Some mystical experiences are so extraordinary
that they simply can’t be captured by concepts,
or put into words; others make perfect sense,
but only on the mountaintop of the moment.
As the rapturous ecstasy fades, the vision fades,
much as crazy dreams fade, soon after waking.

Just as Cinderella’s carriage
turned into a pumpkin at midnight,
that truth—which you plucked
from the ocean of being,
that precious truth, which you held
in the palm of your hand, just moments ago,
like the pearl of great price—
turns into water, and slips through your fingers,
like the sea.


Then Sophia looked up and said: “Heaven help us.”
To which Belinda responded:
“Why. Even. Bother?”
Stretch just laughed: “Lighten up,
friendly assassins. Have another brew.”
Soup shook his head and said:
“I’ve really gotta stop fucking below my pay-grade.”
And everyone laughed, everyone but Blue.

He was light years away,
on the other end of the room,
staring out the window,
and fingering his confirmation cross absentmindedly.
The River had his full attention. The view
from Soup’s overpriced bachelor pad
really was second to none.

He smiled and turned to his friends:
“Animism’s what happens to monotheism
when it moves to Montreal.”


The beating heart of my city
is the Tam-Tam Mountain.
The blood that flows through its veins
is Saint-Lawrence Blue.
Its soul is a fairy princess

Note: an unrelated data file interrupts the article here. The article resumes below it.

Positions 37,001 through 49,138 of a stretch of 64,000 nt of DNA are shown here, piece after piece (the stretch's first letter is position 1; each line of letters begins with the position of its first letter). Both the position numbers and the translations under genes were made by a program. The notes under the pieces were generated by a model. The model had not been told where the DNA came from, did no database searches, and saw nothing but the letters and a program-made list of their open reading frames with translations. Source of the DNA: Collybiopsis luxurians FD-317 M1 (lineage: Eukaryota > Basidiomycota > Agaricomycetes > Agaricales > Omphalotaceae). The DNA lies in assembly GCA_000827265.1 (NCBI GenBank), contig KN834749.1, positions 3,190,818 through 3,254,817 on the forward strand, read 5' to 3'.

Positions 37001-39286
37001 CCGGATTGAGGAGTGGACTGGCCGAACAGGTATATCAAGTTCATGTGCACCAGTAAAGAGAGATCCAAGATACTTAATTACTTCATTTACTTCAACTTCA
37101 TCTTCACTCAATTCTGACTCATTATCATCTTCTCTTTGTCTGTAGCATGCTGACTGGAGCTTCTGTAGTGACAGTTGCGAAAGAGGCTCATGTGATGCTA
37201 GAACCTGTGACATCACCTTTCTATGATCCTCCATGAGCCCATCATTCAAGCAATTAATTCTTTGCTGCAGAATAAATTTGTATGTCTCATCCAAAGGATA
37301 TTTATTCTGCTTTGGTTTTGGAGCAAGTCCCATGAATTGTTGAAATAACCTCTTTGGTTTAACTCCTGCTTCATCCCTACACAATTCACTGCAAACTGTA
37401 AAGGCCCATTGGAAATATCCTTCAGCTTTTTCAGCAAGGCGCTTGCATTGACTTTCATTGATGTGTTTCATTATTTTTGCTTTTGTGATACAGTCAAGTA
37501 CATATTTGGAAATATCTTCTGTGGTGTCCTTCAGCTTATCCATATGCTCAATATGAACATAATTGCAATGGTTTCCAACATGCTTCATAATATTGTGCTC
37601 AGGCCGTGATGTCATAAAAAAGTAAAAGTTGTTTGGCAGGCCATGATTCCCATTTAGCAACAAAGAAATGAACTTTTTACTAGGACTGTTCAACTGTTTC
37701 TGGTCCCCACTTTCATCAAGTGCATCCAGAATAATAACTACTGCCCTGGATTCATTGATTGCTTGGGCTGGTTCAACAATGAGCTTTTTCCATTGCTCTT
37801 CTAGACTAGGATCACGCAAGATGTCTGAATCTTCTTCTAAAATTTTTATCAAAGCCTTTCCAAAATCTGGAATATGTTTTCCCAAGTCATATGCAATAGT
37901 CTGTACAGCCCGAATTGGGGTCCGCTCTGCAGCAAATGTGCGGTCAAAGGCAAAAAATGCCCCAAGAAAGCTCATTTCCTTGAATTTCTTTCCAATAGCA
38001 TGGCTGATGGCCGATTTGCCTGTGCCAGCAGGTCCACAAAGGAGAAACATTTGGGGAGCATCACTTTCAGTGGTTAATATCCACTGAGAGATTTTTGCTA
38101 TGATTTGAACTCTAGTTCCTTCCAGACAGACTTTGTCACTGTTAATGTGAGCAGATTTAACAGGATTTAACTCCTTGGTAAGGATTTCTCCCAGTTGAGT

with a dandelion crown.
She collects stalks of grass for the king
with a four-leaf clover in her ear.


A tiger swallowtail floats down from heaven
to drink from the edge of a stream;
and that amazing man
with the voice of a god bellows:
“Pepsi, 7-Up, Gatorade, cold water.”
Because everybody’s looking for something
on The Mountain today:

Germans looking for The Cross,
Koreans looking for The Lookout,
Mexicans looking for raccoons,
Brits looking for the loo,
Americans looking for their car,
teenagers looking cool,
fat guys looking hot,
students looking for weed,
photographers looking for the perfect shot,

squirrels looking for misplaced nuts,
hawks looking for misplaced squirrels,
shirtless guys looking ripped,
topless women looking deliciously defiant,
drummers looking for the beat,
and amorous tamtammers
looking for privacy in the woods.

Everybody, it seems,
finds what they’re looking for
on The Mountain.


I graded in the clouds this morning,
far above the city I love,
feeling like an Olympian God:
a retired Olympian God,
who grew tired, one day,
of his own world-historical significance.
He just wasn’t feeling it anymore.
Just wasn’t for him: the whole Alpha-Male,
King-of-the-Mountain thing.

So he traded in the corner-office,
the power-suit and the perks,
for a cooking class, some Netflix,
and a love of butterflies.
He gave up the whole thunder-and-lightning,
Angry-Sky-God thing,
to become a high-school drama teacher,
with a receding hairline, coffee breath,
and brown leather shoes.
This is what happens, you see,
when a cloud swallows a mountain.

—John Faithful Hamer, From Here (2018)